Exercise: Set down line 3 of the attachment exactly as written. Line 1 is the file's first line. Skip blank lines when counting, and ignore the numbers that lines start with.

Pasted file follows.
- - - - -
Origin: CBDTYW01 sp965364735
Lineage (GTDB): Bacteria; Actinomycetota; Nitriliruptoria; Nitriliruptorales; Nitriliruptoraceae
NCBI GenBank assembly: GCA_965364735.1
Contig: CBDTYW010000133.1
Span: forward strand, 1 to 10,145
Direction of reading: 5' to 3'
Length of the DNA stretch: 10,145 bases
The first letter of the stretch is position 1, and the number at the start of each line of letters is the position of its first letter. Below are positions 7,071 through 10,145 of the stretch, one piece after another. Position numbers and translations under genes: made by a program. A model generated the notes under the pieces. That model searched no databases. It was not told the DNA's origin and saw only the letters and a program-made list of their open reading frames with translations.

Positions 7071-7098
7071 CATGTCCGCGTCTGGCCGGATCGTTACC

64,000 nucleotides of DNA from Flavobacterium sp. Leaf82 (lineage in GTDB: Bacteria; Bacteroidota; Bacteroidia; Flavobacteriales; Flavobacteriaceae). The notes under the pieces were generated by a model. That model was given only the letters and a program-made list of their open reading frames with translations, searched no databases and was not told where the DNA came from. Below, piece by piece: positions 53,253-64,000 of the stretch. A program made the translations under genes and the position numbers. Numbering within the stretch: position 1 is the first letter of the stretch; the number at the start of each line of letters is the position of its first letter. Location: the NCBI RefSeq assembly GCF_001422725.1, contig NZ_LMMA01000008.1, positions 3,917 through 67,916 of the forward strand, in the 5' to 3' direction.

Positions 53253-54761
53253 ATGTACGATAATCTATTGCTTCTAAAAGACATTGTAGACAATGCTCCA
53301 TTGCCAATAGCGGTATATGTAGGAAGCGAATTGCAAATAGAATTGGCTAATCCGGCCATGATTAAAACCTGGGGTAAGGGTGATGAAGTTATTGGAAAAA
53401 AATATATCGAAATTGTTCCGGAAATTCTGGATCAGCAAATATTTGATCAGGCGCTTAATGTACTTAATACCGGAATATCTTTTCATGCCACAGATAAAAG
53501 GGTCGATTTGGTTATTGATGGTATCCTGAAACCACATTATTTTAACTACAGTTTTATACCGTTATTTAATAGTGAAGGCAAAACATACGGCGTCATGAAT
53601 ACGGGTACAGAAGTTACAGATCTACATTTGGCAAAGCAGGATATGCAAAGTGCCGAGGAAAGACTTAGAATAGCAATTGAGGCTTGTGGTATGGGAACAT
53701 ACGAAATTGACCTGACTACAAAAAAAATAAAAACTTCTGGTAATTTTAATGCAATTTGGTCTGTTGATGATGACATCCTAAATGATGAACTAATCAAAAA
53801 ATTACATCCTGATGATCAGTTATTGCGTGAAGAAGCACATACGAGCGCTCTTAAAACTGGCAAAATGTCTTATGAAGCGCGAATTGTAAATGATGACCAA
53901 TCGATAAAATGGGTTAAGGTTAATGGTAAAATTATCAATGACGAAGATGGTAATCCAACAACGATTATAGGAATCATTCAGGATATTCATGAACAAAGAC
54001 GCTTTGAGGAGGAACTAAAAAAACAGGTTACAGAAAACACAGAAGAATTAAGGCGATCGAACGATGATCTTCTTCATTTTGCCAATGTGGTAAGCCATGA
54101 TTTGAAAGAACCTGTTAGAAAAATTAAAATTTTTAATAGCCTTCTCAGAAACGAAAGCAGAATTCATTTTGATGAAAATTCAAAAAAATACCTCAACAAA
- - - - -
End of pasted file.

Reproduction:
NCBI GenBank assembly: GCA_965364735.1